A recently published study led by researchers at University of California, San Francisco (UCSF) revealed that mice that remain in their warm, thermal ‘comfort zone’ most of the time eating fatty foods increased the risk of developing cardiovascular disease by over 50% compared to mice housed in a cooler environment whilst on the same food diet; these conditions, however, did not seem to have an impact on insulin resistance (a warning sign for the development of diabetes).
The study, titled “Thermoneutral Housing Accelerates Metabolic Inflammation to Potentiate Atherosclerosis but Not Insulin Resistance” published in the journal Cell Metabolism on Nov. 5, 2015, found evidence suggesting that the standard practice of keeping laboratory mice at a relatively cool temperature could benefit their health in the long run by keeping their metabolism active. According to a UCSF’s press release, at the same time, this could represent an issue for researchers studying metabolic disease in humans, as humans spend most of their time under regulated “thermoneutrality,” the optimized temperature for our metabolisms not having to make extra efforts to keep our body warm.
“This has had a profound effect on how I look at results coming out of my own lab,” noted the study’s senior author Ajay Chawla, MD, PhD and Professor at UCSF’s Cardiovascular Research Institute and UCSF’s School of Medicine. “I don’t believe anything until we do it again at thermoneutrality.”
Dr. Chawla studies the impact and effects of cold on metabolism and became interested in digging deeper into mice’s risk of developing metabolic disease when they were housed at cooler temperatures. The current debate in the scholarly community continues investigating the optimal temperature for the comfort and health of laboratory mice. The National Research Council recommends housing mice at 20-26 degrees Celsius (68-79 degrees Fahrenheit), much below the majority of animals’ thermoneutral zone, closer to 30 degrees Celsius (86 Fahrenheit).
In 20 years of research, findings led to the conclusion that diets that are high in LDL (low-density lipoprotein) cholesterol lead to chronic vascular inflammation, accelerating the growth of atherosclerotic plaques and causing heart disease. Recently, scientists have discovered that a more sensitive immune activity could also onset insulin resistance, an early red flag of diabetes.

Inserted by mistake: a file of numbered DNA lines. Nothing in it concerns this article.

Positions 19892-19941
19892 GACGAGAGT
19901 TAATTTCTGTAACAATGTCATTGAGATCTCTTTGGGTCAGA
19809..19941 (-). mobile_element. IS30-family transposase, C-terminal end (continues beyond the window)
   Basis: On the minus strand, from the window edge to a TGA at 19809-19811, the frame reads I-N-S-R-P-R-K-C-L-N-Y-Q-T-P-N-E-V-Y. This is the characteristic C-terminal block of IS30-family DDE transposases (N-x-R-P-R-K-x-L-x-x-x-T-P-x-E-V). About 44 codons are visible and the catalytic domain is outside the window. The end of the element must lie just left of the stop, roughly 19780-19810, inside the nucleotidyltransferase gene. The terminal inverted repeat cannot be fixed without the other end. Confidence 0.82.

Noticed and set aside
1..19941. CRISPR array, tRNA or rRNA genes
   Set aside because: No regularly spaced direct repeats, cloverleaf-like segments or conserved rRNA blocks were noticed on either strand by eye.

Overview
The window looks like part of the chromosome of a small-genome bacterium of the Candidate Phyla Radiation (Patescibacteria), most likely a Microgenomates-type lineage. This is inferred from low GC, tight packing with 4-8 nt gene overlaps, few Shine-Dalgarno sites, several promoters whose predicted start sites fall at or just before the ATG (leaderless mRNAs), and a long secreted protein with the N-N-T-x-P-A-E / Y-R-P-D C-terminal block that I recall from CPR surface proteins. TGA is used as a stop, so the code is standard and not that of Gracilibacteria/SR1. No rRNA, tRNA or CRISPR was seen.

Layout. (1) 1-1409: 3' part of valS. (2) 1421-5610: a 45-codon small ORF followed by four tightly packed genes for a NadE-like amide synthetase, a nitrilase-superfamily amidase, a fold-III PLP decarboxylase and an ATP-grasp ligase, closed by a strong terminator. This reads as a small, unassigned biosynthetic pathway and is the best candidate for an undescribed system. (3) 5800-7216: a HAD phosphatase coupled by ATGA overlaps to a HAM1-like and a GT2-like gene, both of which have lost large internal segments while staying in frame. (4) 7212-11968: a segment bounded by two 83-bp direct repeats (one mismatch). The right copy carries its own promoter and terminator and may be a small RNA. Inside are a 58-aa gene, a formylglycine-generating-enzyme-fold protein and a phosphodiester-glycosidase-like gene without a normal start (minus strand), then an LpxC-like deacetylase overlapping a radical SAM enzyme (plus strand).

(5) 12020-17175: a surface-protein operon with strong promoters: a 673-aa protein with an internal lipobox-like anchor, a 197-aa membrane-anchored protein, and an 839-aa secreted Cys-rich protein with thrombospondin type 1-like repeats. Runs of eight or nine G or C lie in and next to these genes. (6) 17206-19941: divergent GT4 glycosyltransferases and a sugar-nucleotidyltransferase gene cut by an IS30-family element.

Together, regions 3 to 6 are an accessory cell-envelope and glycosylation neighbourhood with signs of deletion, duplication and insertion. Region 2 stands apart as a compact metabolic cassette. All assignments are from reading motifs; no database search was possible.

Dr. Chawla and his team discovered that mice housed at comfortable 30ºC and eating fatty foods developed inflammation and grew twice as many atherosclerotic plaques than mice housed at the traditional 22ºC. However, insulin resistance saw no worsening due to the heightened inflammation resulting from warmer conditions. This observation was significantly contrasting with previous results. “This was a big surprise,” said Dr. Chawla. “It could be that inflammation has less to do with diabetes than we thought.”
The research team now believes the chronic chill that laboratory mice typically experience may protect them against chronic inflammation by accelerating the metabolism to warm the body. The heart rate of mice living at 22ºC is double that of mice living at 30ºC, meaning they spend twice the energy even when resting and have a much higher blood pressure. “The magnitude of the response is huge,” concluded Dr. Chawla. “We do all these studies on mice hoping to apply what we learn about mouse physiology to humans, but it’s like we’ve been studying humans on speed.”